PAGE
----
- If the tariff review promised by NERC is implemented, then Nigeriana are likely to pay more for electricity
- NERC says the tariff review was a result of changes in inflation, foreign exchange among others
- Meanwhile, Nigerians have been asked to send in their comments over the review
Very soon, a new electricity tariff may be announced for Nigerians. Plans are already underway to review tariffs that customers pay. This follows a statement from the Nigerian Electricity Regulatory Commission (NERC).
The review might also lead to a rise in the tariffs payable by electricity users, The Nation reports.
According to NERC, the tariff review was a result of changes in inflation, foreign exchange, gas prices, available generation capacity and capital expenditure.
This Day added that the commission said it would also consider the capital expenditure required to evacuate and distribute the said available generation capacity in accordance with the power sector Act and other extant industry rules.
Going further, it invited stakeholders and the general public to send their comments to the commission within 21 days from the date of the publication.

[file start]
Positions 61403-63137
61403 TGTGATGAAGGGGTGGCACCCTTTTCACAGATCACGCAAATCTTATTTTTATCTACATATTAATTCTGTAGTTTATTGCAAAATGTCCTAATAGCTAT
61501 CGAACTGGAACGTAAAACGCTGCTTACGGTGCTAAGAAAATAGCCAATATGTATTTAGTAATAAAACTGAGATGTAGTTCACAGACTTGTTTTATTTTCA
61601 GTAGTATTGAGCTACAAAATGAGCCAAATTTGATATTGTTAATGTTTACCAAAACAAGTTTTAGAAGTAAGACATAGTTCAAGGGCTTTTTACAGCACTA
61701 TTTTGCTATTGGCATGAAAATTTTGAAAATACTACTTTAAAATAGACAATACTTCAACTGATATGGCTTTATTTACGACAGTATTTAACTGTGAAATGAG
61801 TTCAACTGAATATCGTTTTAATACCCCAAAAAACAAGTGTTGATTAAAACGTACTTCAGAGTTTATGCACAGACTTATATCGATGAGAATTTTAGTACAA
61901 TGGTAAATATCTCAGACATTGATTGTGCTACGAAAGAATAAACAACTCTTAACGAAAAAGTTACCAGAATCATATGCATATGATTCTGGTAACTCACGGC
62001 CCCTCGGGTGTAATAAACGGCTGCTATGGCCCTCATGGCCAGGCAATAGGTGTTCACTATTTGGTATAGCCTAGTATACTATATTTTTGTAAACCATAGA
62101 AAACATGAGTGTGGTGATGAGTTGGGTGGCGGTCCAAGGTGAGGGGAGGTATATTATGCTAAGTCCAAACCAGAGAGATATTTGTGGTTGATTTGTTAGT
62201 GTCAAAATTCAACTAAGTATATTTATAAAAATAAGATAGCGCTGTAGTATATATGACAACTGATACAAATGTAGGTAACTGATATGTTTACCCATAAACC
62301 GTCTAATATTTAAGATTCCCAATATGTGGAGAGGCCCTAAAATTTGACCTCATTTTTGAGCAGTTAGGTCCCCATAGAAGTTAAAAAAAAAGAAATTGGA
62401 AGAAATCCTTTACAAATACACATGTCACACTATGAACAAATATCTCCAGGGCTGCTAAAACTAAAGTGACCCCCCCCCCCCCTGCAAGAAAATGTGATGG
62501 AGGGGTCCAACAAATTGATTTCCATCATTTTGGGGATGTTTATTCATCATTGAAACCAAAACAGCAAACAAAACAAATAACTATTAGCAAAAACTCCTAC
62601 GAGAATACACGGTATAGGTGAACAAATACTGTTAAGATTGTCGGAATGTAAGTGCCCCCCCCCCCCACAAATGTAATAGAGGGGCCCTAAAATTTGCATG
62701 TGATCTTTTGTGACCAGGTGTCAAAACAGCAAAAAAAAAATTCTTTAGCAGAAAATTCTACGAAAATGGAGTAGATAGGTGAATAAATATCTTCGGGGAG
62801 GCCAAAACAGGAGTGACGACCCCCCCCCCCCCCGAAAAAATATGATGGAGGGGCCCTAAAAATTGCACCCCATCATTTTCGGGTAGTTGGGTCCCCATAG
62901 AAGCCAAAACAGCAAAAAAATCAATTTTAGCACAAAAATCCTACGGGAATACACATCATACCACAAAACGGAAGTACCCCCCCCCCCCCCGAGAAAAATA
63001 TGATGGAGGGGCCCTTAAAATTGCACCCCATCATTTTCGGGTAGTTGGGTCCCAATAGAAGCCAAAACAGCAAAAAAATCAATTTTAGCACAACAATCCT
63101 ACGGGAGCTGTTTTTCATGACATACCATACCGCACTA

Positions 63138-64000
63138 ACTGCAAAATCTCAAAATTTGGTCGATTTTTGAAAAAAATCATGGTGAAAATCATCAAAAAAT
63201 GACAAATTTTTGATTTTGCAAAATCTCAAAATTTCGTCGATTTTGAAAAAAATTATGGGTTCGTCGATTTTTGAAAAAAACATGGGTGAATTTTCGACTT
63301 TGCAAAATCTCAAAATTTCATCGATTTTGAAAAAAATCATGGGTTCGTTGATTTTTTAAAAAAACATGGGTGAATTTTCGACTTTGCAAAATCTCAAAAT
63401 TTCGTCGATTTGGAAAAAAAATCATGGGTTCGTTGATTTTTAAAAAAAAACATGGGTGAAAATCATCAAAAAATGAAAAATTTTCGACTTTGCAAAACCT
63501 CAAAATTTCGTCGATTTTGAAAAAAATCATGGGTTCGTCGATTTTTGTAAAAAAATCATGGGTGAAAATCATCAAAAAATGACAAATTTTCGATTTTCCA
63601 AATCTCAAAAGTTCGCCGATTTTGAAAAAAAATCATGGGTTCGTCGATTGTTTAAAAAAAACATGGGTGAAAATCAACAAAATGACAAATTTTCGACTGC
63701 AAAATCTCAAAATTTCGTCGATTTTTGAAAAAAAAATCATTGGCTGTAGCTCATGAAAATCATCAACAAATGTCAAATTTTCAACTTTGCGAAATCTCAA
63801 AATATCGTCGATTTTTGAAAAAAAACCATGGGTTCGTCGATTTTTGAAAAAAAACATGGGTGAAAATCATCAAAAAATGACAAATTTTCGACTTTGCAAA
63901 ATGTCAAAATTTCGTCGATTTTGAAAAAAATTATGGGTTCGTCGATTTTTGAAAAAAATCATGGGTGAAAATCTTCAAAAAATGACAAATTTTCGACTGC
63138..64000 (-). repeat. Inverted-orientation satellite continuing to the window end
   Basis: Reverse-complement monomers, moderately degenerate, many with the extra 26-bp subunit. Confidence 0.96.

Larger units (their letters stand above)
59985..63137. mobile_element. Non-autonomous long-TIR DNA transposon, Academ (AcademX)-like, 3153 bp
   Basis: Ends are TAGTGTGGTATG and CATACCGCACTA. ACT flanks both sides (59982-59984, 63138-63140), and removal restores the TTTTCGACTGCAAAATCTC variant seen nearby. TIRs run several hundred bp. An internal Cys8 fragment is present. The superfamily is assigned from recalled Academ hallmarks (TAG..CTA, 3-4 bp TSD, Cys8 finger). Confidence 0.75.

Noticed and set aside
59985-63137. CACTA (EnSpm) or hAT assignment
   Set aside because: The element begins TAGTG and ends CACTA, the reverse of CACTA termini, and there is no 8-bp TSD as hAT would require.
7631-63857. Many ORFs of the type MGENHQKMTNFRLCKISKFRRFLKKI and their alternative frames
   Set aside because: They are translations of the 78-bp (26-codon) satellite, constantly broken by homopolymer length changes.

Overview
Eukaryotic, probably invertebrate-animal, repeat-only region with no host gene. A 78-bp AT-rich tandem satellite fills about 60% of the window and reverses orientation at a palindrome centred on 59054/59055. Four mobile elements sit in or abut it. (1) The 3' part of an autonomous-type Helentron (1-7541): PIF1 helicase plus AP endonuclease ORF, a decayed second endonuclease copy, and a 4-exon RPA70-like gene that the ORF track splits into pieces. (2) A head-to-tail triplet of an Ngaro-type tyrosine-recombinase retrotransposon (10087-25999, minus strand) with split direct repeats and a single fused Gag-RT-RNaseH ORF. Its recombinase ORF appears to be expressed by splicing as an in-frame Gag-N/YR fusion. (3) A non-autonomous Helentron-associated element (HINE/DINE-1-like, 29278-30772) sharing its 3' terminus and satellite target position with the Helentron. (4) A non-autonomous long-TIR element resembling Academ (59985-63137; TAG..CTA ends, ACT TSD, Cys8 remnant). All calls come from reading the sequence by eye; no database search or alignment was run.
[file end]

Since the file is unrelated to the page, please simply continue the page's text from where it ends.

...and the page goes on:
Nigerians took to social media to react to the development.
Bekongfe Agweye wrote:
“Please can we unbundle the power sector and end the monopoly. Let us allow new entrants in distribution so the price of tariff and service will be better. One cannot use up 705units in 28 days for a house with less than 12hours light and no ACs.”
Dele Oyeyipo added:
“Where are these meters for God's sake? Are they been used by ghosts? There is time you go to them and get meters. Let God rescue us from claws of the discos.”
In another development, Legit.ng reported that the managing director of Ibom Power Company Limited and senior special assistant on power to the Akwa Ibom state governor, Engr. Meyen Etukudo has said that its power station did not suffer a breakdown.
Etukudo was reacting to a statement made by the minister of power, Saleh Mamman.
The minister had announced that the Sapele, Afam, Olonrunsogo, Omotosho, Ibom, Egbin, Alaoji, and Ihovbor power plants suffered a breakdown, hence the frequent power outages in parts of the country.